At the start of 1555, however, all that lay in the future. For the time being, with her husband at her side and the birth of their child approaching, Mary felt free to think expansively, to pursue new goals in fields not yet explored. She decided to try her hand at peacemaking. The Crown no longer possessed the resources that had permitted Henry VIII and then Somerset to make war on the continent and join in European games of power, but the games went on, wasting lives and treasure as profligately as ever. Perhaps not surprisingly the earnest Mary, devoid of dreams of conquest or personal glory, began to hope that she might be able to bring the adversaries together and help them arrive at a lasting concord. The result was a conference at Gravelines, on France’s Channel coast, where neither France nor Spain proved willing to compromise its territorial claims. The meetings cost England a good deal of money and ended with nothing accomplished. Mary had experienced her first failure as queen.
Worse soon followed. Just weeks after the formal reunion with Rome, the death of Pope Julius set in motion a sequence of events that would magnify to an almost preposterous extent the price that Mary paid for having chosen a Hapsburg spouse. Julius had been a throwback to the most notorious pontiffs of the Renaissance, wallowing in luxury, enriching his relatives, and elevating to the College of Cardinals the adolescent whom he had almost certainly made his lover. The excesses of his reign hardened the determination of reformers to bring such scandals to an end. After a period of confusion, during which a reformist pope was elected but died after three weeks in office and Reginald Pole was twice more a leading candidate despite being far away in England and uninterested, the octogenarian Cardinal Giovanni Pietro Caraffa took office as Paul IV. For the emperor Charles and his son Philip, this was a serious setback. The Caraffas were among the leading families of Naples, one of the most important of the Hapsburg possessions in Italy (the emperor, remember, had made his son king of Naples in preparation for the latter’s marriage to Mary), and this part of his background dominated the new pope’s view of international affairs. Like most Neapolitans he hated the Hapsburgs—a long tour of duty as nuncio in Spain had done nothing to improve his opinion—and though he had no ambition to become pope, he was provoked into accepting election by the efforts of the imperial agents in Rome to defeat him. His supporters saw in him a severely self-denying ascetic, a man whose way of life could not have contrasted more sharply with that of Julius III. One of his most conspicuous characteristics, admired by some cardinals but troubling to others, was a burning hostility to anything that smacked, to him, of heresy, and an inclination to condemn as heresy any idea not clearly rooted in the scholastic philosophy of the Middle Ages. It was possible to see him as either a selflessly holy or a disturbingly hard man. Whether out of holiness or hardness, he was unwilling to compromise or curry favor even with his colleagues at the papal court.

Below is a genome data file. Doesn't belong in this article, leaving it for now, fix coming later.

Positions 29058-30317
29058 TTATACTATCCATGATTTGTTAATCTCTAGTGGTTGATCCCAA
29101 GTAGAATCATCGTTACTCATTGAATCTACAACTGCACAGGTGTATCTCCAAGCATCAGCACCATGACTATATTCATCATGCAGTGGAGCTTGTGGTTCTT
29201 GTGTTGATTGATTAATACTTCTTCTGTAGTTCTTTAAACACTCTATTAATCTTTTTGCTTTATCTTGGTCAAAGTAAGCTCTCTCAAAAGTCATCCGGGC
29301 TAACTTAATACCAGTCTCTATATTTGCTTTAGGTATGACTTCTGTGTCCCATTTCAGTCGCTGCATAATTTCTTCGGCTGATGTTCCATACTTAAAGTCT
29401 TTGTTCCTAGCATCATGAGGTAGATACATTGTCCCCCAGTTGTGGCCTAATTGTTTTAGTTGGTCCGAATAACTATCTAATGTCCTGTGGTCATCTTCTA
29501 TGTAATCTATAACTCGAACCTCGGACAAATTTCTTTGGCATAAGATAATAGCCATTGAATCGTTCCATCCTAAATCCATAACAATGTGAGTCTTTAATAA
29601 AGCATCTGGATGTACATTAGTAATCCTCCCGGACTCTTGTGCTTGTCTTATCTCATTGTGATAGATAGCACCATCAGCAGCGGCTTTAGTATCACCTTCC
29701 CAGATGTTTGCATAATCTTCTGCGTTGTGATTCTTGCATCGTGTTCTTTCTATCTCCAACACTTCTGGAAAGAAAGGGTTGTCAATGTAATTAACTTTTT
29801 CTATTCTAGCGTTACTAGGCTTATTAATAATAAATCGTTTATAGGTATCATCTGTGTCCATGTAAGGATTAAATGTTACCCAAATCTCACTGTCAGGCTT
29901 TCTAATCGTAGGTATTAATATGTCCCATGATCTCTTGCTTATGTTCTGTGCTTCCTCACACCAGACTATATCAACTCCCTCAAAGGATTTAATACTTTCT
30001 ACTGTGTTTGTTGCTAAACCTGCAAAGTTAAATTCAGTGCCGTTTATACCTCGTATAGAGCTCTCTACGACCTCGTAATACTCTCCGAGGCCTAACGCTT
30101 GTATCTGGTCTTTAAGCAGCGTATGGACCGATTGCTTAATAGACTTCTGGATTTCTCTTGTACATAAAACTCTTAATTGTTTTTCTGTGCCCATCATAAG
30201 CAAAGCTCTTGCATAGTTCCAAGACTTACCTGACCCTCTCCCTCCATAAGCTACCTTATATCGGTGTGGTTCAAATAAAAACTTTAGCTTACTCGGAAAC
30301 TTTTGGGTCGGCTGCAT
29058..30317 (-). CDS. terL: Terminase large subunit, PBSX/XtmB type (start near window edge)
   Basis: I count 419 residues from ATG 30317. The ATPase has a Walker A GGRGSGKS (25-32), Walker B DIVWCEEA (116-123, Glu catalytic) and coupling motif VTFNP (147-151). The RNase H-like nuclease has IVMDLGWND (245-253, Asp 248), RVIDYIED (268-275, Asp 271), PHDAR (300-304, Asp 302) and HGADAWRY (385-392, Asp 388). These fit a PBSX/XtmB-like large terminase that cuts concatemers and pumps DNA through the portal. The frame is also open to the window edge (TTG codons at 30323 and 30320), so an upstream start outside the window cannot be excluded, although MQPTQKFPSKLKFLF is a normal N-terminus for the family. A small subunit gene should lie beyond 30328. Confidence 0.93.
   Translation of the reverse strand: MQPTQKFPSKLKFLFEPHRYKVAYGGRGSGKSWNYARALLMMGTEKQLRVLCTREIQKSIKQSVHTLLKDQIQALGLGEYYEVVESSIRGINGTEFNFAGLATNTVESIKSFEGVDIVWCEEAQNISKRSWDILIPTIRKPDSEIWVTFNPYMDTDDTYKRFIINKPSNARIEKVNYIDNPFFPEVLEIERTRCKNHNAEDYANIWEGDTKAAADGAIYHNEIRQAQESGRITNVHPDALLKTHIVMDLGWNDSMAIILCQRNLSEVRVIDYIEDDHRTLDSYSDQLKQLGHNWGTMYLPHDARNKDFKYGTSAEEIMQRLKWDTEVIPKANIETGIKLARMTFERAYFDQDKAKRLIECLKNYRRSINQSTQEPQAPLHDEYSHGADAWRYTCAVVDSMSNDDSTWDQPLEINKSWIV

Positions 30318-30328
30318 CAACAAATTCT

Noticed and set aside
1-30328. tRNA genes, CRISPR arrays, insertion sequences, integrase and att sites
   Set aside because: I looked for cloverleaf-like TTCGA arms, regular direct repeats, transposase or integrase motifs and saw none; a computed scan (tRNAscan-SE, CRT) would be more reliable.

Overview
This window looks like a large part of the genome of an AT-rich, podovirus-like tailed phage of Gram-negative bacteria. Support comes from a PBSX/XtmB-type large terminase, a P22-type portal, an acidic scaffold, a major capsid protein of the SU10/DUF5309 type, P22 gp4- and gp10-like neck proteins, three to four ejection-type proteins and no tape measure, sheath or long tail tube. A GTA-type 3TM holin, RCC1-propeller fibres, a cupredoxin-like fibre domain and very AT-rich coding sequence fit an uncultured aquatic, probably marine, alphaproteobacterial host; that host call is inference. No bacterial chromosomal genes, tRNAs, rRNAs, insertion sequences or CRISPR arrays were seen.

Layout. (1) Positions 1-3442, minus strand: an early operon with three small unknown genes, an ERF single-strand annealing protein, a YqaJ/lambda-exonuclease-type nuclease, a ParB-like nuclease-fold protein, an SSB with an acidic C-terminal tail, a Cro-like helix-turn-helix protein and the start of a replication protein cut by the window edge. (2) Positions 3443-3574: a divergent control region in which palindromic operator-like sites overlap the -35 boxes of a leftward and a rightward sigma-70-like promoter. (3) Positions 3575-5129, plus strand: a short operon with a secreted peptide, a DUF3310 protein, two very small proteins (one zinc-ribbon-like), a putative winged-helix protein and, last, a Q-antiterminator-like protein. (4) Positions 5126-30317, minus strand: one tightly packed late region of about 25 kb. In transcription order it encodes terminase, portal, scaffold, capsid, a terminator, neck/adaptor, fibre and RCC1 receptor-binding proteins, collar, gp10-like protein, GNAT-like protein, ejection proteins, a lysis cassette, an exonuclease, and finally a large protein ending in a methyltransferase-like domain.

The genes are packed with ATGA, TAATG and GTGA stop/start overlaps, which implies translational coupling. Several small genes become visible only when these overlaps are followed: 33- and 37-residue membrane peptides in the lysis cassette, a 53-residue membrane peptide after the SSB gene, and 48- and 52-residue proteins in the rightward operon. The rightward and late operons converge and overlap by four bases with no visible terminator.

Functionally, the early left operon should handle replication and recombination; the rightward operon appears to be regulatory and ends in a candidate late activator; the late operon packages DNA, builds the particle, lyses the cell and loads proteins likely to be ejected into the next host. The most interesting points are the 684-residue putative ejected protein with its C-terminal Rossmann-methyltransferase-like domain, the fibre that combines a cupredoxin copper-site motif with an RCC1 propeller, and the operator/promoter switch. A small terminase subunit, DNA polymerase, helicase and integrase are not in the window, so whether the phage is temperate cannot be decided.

The improbable election of such an impolitic man reflected the cardinals’ sense of how desperately necessary it now was to put the church back on the path of reform. In any case it meant trouble for the Hapsburgs and their position in Italy, and Philip and his father knew it. It meant trouble for Pole, too, though in the beginning that must have been less obvious. Both Pole and Caraffa had been prominent in Rome for many years, and both had been active in trying to work out a consistent line of response to the teachings of the Lutherans and evangelicals. In the course of all this, however, the two had become something other than friends. Caraffa, in fact, had come to suspect that the amicable Pole was so willing to arrive at a friendly resolution of such questions as justification by faith as to be flirting with heresy himself. His distrust was compounded, inevitably, by the fact that Pole was now associated with the despised Philip in England. If there was a tinge of fanaticism in Paul’s character, however, he was no maniac. Shortly after his election he issued a general condemnation of the confiscation of church property. But he understood that his position could have unwelcome consequences in England. Therefore he neutralized it by issuing a bull declaring that the religious houses suppressed by Henry VIII no longer existed even in a legalistic sense, that they were and would remain legally distinct from any new houses established under Mary, and that such new houses therefore had no claim to what had been taken from the old. In this way he reinforced Mary’s position on the land question, the position that Pole, too, had been brought around to accepting. On the surface, all remained well between England and Rome. Though the pope was seeking to ally himself with France against the Hapsburgs, he was, for a while, able to keep his efforts concealed.